Several current and former members of the Katehon board of directors have been sanctioned, including Alexandr Dugin, who was designated in 2015 and still contributes to the platform. On Thursday, he published an article on Katehon about the invasion of Ukraine in which he wrote that Russia was telling the truth about the reasons for the war and the situation on the ground.
Dugin was cited by the Treasury in 2015 as a leader of the Eurasian Youth Union, a group that recruited individuals to fight on behalf of Russian separatists in eastern Ukraine. Geopolitica, a website controlled by Dugin that serves as a platform for Russian ultranationalists to spread disinformation and propaganda targeting Western audiences, was sanctioned on Thursday.
Dugin’s daughter, Darya Aleksandrovna Dugina, was sanctioned Thursday. She is editor in chief of United World International, a website launched in 2020 as part of a media influence organization known as Project Lakhta, the Treasury said. Dugina had sought contributors to write articles for the website, which earlier this year had suggested that Ukraine would “perish” if it was admitted to NATO, the Western military alliance, the Treasury said.
Project Lakhta is owned by Yevgeniy Prigozhin, a Russian financier close to Putin designated multiple times for his involvement in influence and election interference operations, funding of Russian mercenaries and other conduct. Prigozhin was sanctioned yet again Thursday, along with his wife and two children, each of whom play various roles in his business enterprise.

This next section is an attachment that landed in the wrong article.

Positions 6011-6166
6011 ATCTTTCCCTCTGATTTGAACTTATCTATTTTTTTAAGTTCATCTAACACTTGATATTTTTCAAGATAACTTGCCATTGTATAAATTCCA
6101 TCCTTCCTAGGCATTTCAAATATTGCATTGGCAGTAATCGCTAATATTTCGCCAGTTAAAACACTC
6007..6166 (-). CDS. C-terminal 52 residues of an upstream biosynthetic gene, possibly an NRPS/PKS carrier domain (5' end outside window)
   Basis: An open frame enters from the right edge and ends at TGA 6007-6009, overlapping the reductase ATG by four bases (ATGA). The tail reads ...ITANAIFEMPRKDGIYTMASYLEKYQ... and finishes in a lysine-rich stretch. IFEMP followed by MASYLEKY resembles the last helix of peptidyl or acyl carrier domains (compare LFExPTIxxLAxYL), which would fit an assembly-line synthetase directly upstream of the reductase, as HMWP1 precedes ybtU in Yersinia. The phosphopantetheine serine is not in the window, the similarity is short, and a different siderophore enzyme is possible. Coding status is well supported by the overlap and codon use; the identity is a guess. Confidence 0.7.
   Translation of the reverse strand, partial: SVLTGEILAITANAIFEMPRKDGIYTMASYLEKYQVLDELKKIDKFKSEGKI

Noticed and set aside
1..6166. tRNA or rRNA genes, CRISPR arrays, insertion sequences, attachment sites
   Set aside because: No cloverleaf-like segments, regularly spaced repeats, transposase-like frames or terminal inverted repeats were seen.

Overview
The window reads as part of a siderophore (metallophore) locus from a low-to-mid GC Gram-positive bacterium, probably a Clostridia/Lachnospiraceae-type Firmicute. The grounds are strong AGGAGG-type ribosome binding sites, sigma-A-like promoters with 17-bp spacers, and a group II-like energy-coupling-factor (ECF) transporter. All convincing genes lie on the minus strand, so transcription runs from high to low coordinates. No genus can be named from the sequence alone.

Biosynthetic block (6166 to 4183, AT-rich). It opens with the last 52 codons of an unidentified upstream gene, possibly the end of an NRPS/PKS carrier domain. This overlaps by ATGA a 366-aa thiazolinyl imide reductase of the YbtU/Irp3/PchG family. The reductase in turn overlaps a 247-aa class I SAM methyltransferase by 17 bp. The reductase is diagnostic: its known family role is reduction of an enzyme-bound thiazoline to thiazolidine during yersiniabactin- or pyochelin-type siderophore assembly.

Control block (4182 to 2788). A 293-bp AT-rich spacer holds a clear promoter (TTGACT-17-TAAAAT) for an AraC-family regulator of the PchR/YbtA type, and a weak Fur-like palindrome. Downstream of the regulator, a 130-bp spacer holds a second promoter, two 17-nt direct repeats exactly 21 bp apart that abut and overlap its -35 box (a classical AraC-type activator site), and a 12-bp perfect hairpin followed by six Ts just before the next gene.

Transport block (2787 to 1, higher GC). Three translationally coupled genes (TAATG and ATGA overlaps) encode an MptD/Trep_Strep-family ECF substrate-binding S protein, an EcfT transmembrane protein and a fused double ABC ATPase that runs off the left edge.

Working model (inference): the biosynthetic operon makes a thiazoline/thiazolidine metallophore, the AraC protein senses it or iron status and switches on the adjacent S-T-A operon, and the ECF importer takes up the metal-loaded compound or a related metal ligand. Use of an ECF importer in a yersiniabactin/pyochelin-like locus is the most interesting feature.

Prigozhin has also been sanctioned by the European Union, U.K., Canada and Australia, while the EU and Canada have designated his wife, and Canada has sanctioned the children. Lyubov Prigozhina, Prigozhin’s wife, had owned luxury real estate projects in St. Petersburg, Kharon reported in 2019. Three companies, including the real estate firms, were sanctioned Thursday because they were owned or controlled by their son, Pavel Prigozhin.
Prigozhin’s influence apparatus extends beyond the U.S., and it is reportedly supporting Kremlin-designed influence operations within Ukraine designed to sow discord in the country, according to the Treasury. He also made efforts to spread disinformation on European politicians and officials to achieve Russia’s goals in Ukraine, the Treasury said.